Modeling the biomass supply chain using a discrete, geospatial explicit approach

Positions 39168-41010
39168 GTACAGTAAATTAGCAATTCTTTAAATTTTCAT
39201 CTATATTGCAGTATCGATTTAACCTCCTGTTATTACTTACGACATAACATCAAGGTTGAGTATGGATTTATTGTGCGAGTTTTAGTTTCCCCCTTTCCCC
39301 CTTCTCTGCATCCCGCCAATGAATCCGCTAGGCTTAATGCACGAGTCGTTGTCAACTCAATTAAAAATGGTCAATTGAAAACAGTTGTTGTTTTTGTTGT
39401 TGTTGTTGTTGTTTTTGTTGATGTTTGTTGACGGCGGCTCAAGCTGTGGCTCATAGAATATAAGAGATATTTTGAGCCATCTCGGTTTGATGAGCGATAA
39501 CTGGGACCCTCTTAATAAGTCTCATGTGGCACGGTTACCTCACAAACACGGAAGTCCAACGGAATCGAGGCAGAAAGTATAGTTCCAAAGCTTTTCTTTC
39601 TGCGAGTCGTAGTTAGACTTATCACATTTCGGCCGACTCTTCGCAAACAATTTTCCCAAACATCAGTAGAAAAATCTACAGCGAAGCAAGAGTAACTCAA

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The main objective of this master thesis was to provide further insight into the costs, energy consumption and GHG emissions of the FT-diesel supply chain (from field- to refinery-gate) by addressing discrete logistic process details as well as geographic explicit transport details of inter-continental supply chains. To fulfill this objective, a new modeling tool (BLCM-UU) was developed by redesigning and integrating three existing models: the Biomass Intermodal Transportation (BIT-UU) Model that uses ESRI’s ArcGIS Network Analyst; the Biomass Logistic Model (BLM) developed by the Idaho National Laboratory (INL); and the FT Conversion Model developed by van Vliet et al. (2009). The BLCM-UU provides the opportunity to compare the performance (in terms of costs, energy consumption and GHG emissions) of multiple alternative supply chains from various feedstock and source and demand regions and can be used to study the effects of densification (unprocessed, chips, pellets, torrefaction) and new technologies on the overall performance of the supply chain. With the developed BLCM-UU six case studies were conducted to assess the costs, energy and GHG performance of FT-diesel production from stover, switchgrass and woody biomass with the source of the biomass in the United States and with the FT-diesel conversion plant located in The Netherlands. Two main contributors to the total costs of the FT-diesel supply chain were found: first of all the costs for conversion and second of all the costs for long distance transportation. The costs for densification into pellets were found to be low compared to the total costs of the supply chains. The supply of FT-diesel from woody biomass was found to be nearly cost effective (current: $108.48 per barrel crude oil, 21 € / GJ diesel) and will become cost effective at a crude oil price of 121$/bbl. All examined supply chains were found to be robust GHG emission savers and meet the reduction of 60% (with respect to diesel production from fossil sources) as required by the RES Directive (Renewable Energy Directive 2009/28/EC). Therefore it was concluded that long distance transportation does not have to be a barrier for biofuel production chains in Europe with a feedstock supply source at a distant location.